By Jefferson Beavers | Originally posted on FresnoStateNews.com
Frances Levine, whose gift to Fresno State of her U.S. poet laureate husband’s extensive personal book collection sparked the creation of the Philip Levine Reading Room inside the University library, passed away in Fresno on June 13. She was 94.
The generosity of Frances Levine — known by friends as “Franny” — was emblematic of her life in Fresno. For more than 60 years, she was the welcoming center of the Levine home, which always offered an open door to poets and artists from Fresno and beyond.
Dr. Honora Chapman, dean of the College of Arts and Humanities at Fresno State, said Levine’s care and concern for Fresno State students continues to inspire.
“When Franny donated Phil’s library to the University, we then could create a beautiful reading room in his memory for all students to enjoy,” Chapman said. “She also gave us lovely personal photos and prints that enliven this space with poetic art and good humor. Their legacy will surely inspire future generations of student writers to become creative thinkers who make the world a better place, just as Franny and Phil did.”
The reading room serves as a special-use space for Fresno State’s Master of Fine Arts program for intimate readings, workshops, interviews and visits from guest authors. The English Department’s graduate students regularly meet there for evening seminar courses.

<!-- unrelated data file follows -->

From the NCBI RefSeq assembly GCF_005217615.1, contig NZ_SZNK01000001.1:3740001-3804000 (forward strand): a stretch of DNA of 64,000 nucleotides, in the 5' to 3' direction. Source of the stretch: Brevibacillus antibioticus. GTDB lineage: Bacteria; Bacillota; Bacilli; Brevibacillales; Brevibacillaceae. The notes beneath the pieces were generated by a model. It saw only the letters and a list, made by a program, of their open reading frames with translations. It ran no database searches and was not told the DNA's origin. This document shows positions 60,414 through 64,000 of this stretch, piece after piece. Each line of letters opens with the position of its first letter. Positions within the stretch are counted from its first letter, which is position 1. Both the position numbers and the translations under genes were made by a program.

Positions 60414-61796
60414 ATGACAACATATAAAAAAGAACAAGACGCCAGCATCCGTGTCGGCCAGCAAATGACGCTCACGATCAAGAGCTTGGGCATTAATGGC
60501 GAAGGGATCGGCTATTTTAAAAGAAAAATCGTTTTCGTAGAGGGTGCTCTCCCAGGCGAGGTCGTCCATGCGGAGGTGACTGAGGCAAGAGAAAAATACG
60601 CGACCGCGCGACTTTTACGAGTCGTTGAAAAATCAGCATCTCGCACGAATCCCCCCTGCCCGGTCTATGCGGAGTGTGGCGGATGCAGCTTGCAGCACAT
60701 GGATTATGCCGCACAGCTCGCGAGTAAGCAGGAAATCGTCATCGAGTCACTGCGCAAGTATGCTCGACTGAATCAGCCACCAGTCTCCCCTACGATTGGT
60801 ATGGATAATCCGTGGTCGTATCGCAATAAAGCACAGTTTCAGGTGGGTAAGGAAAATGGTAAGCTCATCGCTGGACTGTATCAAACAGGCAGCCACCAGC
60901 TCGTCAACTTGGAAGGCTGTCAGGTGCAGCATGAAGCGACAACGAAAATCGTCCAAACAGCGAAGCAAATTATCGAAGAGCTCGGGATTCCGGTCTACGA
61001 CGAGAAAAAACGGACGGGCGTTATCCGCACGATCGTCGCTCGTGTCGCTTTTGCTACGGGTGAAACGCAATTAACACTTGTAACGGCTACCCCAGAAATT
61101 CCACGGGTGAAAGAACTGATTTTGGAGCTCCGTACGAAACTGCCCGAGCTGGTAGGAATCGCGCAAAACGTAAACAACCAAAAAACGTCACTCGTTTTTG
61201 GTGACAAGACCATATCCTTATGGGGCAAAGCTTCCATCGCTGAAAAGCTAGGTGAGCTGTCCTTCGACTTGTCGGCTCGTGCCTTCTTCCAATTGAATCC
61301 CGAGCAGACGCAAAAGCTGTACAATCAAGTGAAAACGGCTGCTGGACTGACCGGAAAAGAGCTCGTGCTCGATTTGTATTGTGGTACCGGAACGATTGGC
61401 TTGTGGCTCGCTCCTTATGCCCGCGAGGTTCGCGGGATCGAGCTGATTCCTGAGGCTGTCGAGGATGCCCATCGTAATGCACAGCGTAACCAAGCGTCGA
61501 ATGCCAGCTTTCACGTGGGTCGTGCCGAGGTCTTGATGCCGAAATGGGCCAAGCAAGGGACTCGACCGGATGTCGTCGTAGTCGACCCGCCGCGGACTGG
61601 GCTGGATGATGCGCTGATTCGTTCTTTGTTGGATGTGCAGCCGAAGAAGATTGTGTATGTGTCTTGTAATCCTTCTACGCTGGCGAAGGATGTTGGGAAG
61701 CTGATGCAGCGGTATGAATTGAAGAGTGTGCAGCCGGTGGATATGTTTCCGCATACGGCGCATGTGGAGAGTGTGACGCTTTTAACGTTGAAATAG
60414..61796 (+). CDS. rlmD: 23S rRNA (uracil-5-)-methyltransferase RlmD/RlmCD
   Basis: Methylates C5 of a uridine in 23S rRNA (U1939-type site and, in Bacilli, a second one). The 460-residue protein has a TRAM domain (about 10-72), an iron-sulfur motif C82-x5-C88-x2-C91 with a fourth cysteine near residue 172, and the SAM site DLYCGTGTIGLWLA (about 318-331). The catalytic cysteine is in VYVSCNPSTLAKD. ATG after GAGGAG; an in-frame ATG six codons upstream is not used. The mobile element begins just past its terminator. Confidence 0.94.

University President Saúl Jiménez-Sandoval said Franny Levine’s impressive legacy at Fresno State ensures her memory will live on.
“Her contributions elevated our sense of community and fomented our resolve to forge a more embracing and multicultural environment,” Jiménez-Sandoval said. “She was creative, bright and warm. Franny’s spirited presence illuminated conversation, reflection and a sense of togetherness.”
Many knew Franny as the wife of Philip Levine, the Pulitzer Prize-winning poet and Fresno State professor emeritus of English. She was also, in her own right, a painter and sketchbook artist, a gardener, a chef and cookbook writer, and a community volunteer. She loved writing letters to friends, doing the daily New York Times crossword puzzle, and reading extensively the latest literary fiction and crime novels by Donna Leon and Martin Walker.
Frances Joan Artley was born in 1927 in Hampton, Iowa. Her father, Wayne Clifford Artley, was a banker; her mother, Levina Riggs, was an X-ray technician at the local hospital.
She earned a bachelor’s degree in drama and a Master of Fine Arts degree in costume design from the University of Iowa. While studying there, she met Phil, who was taking classes at the University of Iowa Writers’ Workshop. They married in 1954.
Philip Levine taught at Fresno State from 1958 to 1992, and the Levines remained closely connected to the University’s Creative Writing Program. He also taught at Tufts, Columbia and New York universities, and until Phil’s death in 2015 they maintained homes in both Fresno and Brooklyn.
In the family’s early years, Franny Levine worked designing costumes and sets for college theater productions, according to her son, Mark Levine. But it was his mother’s “audacious generosity” and “tremendous sense of morality,” he said, that touched so many people.